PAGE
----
The warming Earth and rising CO2 creates new challenges from fungal toxins & allergens at home and work.
Fungal toxins and allergens are thriving due to warmer temperatures, rising CO2 levels, and heavier rain. In previously unaffected areas, housing and building precautions may need to be updated, and people need to be aware of conditions that can significantly affect health and property.
Mold spores are everywhere around us, whether inside or outside, and there are more than 100,000 different strains of mold known to scientists. All any of them need to flourish, are two basic things: nutrients and moisture. Floods, and other extreme weather events followed by dampness, provide the perfect conditions for mold to thrive.
A variety of health outcomes in a diverse populations around the globe have been associated with dampness and mold. In some cases, responsible for a 30–50% increase in respiratory and asthma-related problems. People with asthma, whether managed or unmanaged, are more likely to have asthmatic symptoms exacerbated by mold exposure. Asthma may also develop as a result of mold exposure.
Mold exposure poses a particular health risk to children. Studies around the globe have shown a link between mold exposure during early childhood and later asthma development. Indoor mold exposure is attributed to nearly 12% of childhood asthma cases in Europe, according to a 2011 World Health Organization report.
Some good news
Some simple preventative measures can help you avoid potential health issues caused by the presence of fungal spores and allergens as well as the high cost of repairing buildings and equipment.
Moldguard, a company headquartered in Montreal, Canada has made it their mission to produce natural, non-toxic cleaning and prevention products and stop damage from these prolific microbes on the move and the health issues linked to them.
Nomo Professional, the company’s top-of-the-line product, creates a natural and non-toxic ‘hydrophobic’ barrier that prevents spores from penetrating its surface and spreading. It’s a natural prevention against mold used in new construction as well.
What to look out for
Moisture and mold can come from a variety of sources that are difficult to see. It is advisable to inspect a space closely or to contact a professional if the air smells musty or old.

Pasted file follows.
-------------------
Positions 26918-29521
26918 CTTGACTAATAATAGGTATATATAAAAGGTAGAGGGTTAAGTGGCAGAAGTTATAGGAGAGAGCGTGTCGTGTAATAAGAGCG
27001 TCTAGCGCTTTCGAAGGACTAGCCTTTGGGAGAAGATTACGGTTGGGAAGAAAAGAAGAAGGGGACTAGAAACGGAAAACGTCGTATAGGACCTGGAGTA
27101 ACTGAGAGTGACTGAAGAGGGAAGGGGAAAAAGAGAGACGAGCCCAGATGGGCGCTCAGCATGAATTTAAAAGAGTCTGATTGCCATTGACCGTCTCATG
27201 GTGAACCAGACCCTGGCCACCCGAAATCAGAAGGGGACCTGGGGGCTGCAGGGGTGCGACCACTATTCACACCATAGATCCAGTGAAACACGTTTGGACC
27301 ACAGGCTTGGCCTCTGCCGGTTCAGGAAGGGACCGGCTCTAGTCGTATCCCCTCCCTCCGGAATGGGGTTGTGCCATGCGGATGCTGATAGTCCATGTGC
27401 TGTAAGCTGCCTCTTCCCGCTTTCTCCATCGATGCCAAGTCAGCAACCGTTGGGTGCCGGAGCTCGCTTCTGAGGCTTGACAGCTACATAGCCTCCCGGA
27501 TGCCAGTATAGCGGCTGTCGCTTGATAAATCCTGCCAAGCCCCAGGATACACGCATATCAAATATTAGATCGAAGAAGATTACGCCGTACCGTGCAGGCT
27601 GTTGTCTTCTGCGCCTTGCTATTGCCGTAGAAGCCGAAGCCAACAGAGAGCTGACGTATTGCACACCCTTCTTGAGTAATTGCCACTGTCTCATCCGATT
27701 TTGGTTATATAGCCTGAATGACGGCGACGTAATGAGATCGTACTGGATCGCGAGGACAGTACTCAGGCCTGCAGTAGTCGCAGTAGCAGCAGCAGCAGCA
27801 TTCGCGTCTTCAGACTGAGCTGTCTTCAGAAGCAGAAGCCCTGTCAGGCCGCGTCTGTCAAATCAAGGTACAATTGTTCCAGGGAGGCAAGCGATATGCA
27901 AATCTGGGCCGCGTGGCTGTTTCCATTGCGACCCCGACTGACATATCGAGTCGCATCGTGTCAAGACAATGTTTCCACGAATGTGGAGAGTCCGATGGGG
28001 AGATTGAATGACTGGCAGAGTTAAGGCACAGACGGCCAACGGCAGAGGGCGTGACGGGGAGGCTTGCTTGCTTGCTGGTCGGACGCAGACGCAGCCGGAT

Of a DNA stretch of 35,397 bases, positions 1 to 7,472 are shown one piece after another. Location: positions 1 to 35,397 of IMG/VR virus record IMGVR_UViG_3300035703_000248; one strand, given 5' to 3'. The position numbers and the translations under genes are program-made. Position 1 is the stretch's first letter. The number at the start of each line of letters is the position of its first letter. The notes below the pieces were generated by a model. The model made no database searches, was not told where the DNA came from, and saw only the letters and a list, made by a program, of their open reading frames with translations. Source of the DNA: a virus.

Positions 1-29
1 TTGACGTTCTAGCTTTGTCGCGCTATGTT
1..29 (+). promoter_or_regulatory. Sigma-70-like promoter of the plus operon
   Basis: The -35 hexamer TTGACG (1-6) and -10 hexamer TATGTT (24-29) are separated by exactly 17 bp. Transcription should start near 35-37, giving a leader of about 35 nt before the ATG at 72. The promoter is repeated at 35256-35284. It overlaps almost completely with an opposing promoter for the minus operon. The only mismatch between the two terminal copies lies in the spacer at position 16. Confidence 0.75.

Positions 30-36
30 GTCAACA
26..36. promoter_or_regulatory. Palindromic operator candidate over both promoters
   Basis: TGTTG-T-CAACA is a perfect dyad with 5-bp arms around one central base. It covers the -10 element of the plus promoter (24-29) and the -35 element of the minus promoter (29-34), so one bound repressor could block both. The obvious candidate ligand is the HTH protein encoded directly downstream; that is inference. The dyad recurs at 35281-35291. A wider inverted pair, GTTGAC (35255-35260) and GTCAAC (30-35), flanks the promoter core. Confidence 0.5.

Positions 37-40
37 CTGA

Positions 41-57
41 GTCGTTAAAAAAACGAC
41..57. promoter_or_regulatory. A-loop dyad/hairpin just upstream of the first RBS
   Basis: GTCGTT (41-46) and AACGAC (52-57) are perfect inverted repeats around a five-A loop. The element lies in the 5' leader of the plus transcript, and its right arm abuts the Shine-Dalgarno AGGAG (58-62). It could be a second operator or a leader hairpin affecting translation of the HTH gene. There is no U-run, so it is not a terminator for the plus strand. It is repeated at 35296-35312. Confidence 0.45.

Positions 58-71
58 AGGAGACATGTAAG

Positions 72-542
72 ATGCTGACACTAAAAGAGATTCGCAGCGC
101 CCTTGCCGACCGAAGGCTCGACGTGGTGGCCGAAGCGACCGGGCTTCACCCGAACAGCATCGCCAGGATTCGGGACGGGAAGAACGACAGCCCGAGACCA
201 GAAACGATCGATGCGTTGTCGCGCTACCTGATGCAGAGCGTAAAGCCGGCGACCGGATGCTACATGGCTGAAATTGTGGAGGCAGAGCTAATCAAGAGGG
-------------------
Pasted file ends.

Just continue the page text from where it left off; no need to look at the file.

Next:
Be especially cautious if your area has experienced flooding or heavy rainfall, or if you are trying to beat the summer heat with an air conditioner running continuously. Mold is almost certainly a high risk in these situations.
What you can do
As soon as possible, identify and eliminate the source of dampness.
Mold growth can be prevented by drying water-damaged areas and items within 24-48 hours. Any mold growth you see should be cleaned up immediately. Keep humidity low by opening windows and using fans.
Cleaning should never be done with high concentrations of bleach or toxic chemicals in combination. The result can be fatal.
In this respect Mold Guard products really stand out. Unlike chemical agents, Nomo Professional can be applied to prevent mold growth for at least a year. It’s a sustainable, safe and natural cleaning and prevention agent that doesn’t harm people or animals.
Stay ahead of the game
Moisture, mold, and damage caused by such conditions are usually not covered by insurance. Don’t let your home or workplace become a breeding ground for mold. Treat problems quickly, while they are still manageable.
Protect your family, your home, and your workplace from toxic vapors and chemical residues with cleaning and prevention solutions that don’t create a new problem.
Sources & Links
Health Impacts of Climate Change: Mold and Respiratory Illness | LiveStories
Heavy Rains and Hurricanes Clear a Path for Supercharged Mold | Scientific American, by Erik Vance, December 4, 2018
Sick Building Syndrome: is Mould The Cause | Medical Mycology, Volume 47, Issue Supplement_1, 2009, Pages S217–S222
WHO Guidelines For Indoor Air Quaility: Dampness & Mould | © World Health Organization, 2009, ISBN 978 92 890 4168 3
Mold and Your Home: What You Need to Know | New York State Department of Health, Revised: May 2021
Dampness and Mold from Severe Storms and Sea Level Rise | Indoor Air Quality Scientific Findings Resource Bank, Berkeley Lab
Beyond Bleach: Mold is a Long-Term Problem after Flood and Disasters | Scientific American, by Katherine Allen, Sept 28, 2017
What Are Molds? | United States Environmental Protection Agency [EPA] | Updated March 3, 2022